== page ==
Moreover, this is part of a NHS system in which BME consultants (and other doctors/health professionals) are discriminated in job applications, interviews and disciplinary matters. (2) Given the demographics of the general population and the NHS, it is beyond being a surprise that only 7% of senior NHS managers staff are BME. It is hardly surprising, then, that amongst many doctors, as well as other health practitioners, there is an inherent fear of institutional racism at their work place and concerns about discrimination wrecking their professional (and personal) lives.
The British Association of Physicians of Indian Origin (BAPIO) welcomes the commissioned report on the gender pay gap. However we would contend that there is an equally strong imperative to commission an independent report on the ethnic pay gap. The drivers for this are the Equality Act 2010 and the NHS’s own announcement and stated action in 2014 that it must ensure that BME staff must have equal access to career opportunities and fair treatment in the workplace. (3) To do anything less breaches the very principles which formed the basis of Bevan’s NHS: that the NHS has a wider social duty to promote equality and it must respect every individual’s human rights. Besides, it is just simply the right thing to do, and the time is rife as the NHS workforce crisis has never been so acute.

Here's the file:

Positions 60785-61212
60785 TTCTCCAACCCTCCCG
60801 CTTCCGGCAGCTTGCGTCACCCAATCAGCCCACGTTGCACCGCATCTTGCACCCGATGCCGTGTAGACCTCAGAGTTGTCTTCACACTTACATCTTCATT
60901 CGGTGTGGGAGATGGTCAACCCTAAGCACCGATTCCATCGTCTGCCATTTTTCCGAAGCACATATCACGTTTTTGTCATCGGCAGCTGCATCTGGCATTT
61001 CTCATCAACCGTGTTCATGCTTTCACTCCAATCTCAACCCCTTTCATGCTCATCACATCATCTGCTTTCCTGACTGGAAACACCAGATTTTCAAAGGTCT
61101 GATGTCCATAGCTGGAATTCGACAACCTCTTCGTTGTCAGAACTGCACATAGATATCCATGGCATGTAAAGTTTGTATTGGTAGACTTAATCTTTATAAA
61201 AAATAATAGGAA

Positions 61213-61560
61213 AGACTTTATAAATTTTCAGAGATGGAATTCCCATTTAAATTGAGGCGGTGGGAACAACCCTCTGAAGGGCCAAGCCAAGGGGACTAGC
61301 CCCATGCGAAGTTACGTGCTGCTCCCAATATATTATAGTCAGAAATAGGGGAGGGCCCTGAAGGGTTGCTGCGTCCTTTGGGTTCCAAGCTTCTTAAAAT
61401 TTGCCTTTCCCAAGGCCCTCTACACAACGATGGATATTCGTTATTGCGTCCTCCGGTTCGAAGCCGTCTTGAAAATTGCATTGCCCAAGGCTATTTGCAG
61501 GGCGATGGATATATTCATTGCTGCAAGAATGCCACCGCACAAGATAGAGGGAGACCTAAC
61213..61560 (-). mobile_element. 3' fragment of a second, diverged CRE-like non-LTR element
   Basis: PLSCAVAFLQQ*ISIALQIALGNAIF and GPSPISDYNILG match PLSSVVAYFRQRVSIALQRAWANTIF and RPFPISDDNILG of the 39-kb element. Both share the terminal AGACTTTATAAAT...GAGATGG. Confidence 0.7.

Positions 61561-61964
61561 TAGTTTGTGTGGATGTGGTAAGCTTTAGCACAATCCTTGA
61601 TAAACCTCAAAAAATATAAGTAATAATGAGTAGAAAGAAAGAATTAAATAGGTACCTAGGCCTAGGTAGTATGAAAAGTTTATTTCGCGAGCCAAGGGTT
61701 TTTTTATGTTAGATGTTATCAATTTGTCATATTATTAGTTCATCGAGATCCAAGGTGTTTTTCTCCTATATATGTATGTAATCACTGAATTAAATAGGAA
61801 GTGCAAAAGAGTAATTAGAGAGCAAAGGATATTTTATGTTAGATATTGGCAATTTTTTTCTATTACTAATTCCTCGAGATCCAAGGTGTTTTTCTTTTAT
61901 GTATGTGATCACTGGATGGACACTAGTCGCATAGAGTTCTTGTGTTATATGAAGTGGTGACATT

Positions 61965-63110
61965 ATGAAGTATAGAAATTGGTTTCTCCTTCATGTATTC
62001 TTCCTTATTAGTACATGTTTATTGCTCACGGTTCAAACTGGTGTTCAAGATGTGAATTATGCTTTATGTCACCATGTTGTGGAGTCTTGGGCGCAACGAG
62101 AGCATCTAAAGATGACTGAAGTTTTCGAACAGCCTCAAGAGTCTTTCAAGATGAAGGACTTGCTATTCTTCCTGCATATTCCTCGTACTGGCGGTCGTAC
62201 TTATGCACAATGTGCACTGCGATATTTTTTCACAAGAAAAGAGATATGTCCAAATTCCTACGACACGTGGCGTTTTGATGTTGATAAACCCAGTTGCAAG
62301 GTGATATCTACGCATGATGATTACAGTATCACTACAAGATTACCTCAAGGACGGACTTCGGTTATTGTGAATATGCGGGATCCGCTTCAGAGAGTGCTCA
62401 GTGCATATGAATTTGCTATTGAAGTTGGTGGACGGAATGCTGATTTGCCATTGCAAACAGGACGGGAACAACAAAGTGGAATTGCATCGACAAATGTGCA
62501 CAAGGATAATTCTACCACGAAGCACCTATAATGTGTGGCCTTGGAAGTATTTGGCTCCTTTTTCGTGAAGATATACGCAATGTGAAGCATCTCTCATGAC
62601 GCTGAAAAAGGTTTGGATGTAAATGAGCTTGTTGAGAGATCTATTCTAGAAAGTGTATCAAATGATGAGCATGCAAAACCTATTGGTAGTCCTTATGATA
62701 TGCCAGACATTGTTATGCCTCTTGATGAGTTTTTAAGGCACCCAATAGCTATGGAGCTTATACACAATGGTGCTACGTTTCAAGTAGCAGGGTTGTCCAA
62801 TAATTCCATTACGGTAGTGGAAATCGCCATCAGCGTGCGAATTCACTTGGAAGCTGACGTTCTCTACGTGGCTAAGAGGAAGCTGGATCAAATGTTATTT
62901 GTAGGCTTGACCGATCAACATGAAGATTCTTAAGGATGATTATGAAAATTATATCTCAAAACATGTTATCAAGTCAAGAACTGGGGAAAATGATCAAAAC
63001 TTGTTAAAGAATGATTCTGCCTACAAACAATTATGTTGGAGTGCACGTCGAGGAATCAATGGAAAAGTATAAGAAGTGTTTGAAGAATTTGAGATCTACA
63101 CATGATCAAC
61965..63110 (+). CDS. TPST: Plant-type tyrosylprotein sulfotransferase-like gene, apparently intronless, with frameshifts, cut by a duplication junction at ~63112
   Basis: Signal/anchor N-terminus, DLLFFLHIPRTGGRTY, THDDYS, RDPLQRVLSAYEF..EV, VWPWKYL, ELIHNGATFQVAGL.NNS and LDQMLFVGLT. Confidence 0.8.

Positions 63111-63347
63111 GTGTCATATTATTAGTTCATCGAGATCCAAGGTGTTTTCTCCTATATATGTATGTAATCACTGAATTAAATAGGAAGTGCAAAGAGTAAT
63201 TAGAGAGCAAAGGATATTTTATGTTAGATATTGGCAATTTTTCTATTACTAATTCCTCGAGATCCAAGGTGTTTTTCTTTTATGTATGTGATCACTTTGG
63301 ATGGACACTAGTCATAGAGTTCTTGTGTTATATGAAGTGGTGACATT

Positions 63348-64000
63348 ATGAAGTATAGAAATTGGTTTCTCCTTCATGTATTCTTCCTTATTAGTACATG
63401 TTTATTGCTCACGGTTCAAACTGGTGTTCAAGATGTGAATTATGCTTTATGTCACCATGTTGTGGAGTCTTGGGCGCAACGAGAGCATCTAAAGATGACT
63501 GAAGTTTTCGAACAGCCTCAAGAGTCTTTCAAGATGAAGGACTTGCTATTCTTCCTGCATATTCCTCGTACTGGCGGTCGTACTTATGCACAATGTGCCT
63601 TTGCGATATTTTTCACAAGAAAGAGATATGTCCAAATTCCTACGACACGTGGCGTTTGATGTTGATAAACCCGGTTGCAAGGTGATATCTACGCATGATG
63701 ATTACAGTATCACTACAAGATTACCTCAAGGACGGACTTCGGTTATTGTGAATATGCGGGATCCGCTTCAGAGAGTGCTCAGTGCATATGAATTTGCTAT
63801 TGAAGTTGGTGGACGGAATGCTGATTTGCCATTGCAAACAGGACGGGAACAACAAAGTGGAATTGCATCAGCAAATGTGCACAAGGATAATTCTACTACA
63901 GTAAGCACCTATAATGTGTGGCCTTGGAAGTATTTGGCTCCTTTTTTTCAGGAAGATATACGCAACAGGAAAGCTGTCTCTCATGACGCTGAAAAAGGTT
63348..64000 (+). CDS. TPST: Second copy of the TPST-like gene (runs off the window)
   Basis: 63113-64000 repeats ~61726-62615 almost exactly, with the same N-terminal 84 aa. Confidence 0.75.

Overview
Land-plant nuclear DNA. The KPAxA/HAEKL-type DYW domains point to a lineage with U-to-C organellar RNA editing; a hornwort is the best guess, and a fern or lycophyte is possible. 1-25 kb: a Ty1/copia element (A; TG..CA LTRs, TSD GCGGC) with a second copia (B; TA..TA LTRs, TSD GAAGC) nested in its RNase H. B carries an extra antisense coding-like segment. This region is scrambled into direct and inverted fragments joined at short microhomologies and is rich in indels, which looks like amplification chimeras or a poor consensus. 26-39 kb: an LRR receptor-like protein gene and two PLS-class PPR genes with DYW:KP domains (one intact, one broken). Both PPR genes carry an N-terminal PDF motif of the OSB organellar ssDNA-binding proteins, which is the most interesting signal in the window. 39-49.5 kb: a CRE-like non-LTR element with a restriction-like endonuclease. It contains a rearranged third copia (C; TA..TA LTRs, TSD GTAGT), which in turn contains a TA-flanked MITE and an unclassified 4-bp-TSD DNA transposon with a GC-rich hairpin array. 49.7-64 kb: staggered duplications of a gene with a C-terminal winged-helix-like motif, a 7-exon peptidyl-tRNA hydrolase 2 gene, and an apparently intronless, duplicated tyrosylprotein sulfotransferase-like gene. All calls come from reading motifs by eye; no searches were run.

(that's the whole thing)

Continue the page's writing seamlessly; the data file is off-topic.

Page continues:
1. Appleby J. BMJ 2018; 362:k3586
2. Kline R. The “snowy white peaks” of the NHS: a survey of discrimination in governance and leadership and the potential impact on patient care in London and England. Middlesex University’s Research Repository 2014. https://www.mdx.ac.uk/__data/assets/pdf_file/0015/50190/The-snowy-white-...